by Doy Moyer

Live as people who are free, not using your freedom as a cover-up for evil, but living as servants of God” (I Peter 2:16).

Photo by ellehem on Unsplash

If we really wish to honor freedom, then we will seek to live as servants of God. We cannot expect that God will continue to bless us with freedom when we abuse and misuse that freedom to do evil. Freedom may be a "right" in one sense (God gave us free will to choose our actions) but it is also a gift of God’s grace that comes with responsibility. To take freedom for granted and think that we can do whatever we want with no downside is to fail to honor God's will and God's gift.

Freedom also entails the ability, even the responsibility, to be willing to give up our rights for the sake of others (see Romans 14). Why? Because the goal of true freedom is not selfishness, but godliness. If we are unwilling to do so, then our personal freedoms become a vehicle for our own enslavement. We cannot be truly free unless we are willing and able to forego certain freedoms in order to win others to the Lord or to help others grow in the Lord. If we cannot give up a liberty for Christ and others, then we are enslaved to it.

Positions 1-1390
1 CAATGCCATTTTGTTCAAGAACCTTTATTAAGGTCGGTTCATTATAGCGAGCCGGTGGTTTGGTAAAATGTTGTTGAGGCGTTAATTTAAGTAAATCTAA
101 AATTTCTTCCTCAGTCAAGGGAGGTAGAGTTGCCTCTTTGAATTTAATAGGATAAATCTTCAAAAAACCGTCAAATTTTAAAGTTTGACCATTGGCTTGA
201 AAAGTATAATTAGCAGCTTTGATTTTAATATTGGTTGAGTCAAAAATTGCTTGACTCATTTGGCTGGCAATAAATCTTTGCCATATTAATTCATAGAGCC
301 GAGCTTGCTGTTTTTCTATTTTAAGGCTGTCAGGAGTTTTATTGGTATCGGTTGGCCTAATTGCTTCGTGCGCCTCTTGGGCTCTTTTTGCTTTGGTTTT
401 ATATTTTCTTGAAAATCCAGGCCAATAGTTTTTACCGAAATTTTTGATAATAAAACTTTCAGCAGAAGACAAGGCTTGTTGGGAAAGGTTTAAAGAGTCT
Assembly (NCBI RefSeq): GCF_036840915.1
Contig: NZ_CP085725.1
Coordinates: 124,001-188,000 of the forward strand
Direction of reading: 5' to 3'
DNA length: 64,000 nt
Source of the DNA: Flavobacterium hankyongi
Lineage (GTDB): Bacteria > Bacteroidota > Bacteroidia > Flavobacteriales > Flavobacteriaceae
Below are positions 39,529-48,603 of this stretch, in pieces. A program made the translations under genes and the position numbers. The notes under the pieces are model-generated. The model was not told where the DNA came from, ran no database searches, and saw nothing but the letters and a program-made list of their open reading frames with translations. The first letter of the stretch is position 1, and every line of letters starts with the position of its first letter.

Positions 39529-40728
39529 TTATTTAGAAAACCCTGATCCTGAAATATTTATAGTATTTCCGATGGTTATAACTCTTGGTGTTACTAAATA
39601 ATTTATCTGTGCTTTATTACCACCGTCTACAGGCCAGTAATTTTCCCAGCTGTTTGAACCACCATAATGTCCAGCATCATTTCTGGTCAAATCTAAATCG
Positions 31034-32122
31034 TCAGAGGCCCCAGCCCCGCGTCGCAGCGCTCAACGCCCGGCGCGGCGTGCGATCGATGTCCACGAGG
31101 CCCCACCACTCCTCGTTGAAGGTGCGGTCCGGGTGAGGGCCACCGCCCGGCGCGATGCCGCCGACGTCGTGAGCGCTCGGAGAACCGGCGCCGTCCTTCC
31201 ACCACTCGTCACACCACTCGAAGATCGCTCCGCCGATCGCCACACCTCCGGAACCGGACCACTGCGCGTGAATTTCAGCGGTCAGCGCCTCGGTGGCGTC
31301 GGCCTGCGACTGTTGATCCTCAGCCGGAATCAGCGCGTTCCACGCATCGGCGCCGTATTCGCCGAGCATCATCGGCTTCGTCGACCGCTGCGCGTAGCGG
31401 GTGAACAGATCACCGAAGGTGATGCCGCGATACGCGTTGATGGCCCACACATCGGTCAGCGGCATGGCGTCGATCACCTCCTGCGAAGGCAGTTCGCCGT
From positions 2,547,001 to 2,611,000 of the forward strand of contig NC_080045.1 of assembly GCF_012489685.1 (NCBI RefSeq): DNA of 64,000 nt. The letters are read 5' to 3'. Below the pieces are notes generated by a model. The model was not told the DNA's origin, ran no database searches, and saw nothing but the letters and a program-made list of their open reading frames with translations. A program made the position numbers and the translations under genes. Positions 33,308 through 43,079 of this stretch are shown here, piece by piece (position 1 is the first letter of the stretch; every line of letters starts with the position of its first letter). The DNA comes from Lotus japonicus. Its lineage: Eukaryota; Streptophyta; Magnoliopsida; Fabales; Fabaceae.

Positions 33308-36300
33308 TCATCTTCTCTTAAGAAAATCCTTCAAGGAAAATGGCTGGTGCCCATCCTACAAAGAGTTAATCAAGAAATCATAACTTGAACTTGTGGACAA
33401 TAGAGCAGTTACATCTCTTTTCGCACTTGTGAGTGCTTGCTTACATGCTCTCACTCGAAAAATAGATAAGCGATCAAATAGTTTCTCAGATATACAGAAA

Here is also where freedom in a physical nation crosses paths with freedom in Christ. In Christ, we are free from sin. This freedom from the domain of darkness and sin should cause us to want to use all other physical liberties and freedoms in a way that will bring glory to God and edify others. How else can we show our gratitude to the One who freed us?

We thank God for our freedom, but that thankfulness acknowledges that the source of all true freedom is God Himself, and He deserves our thanksgiving, our commitment, indeed our very lives.

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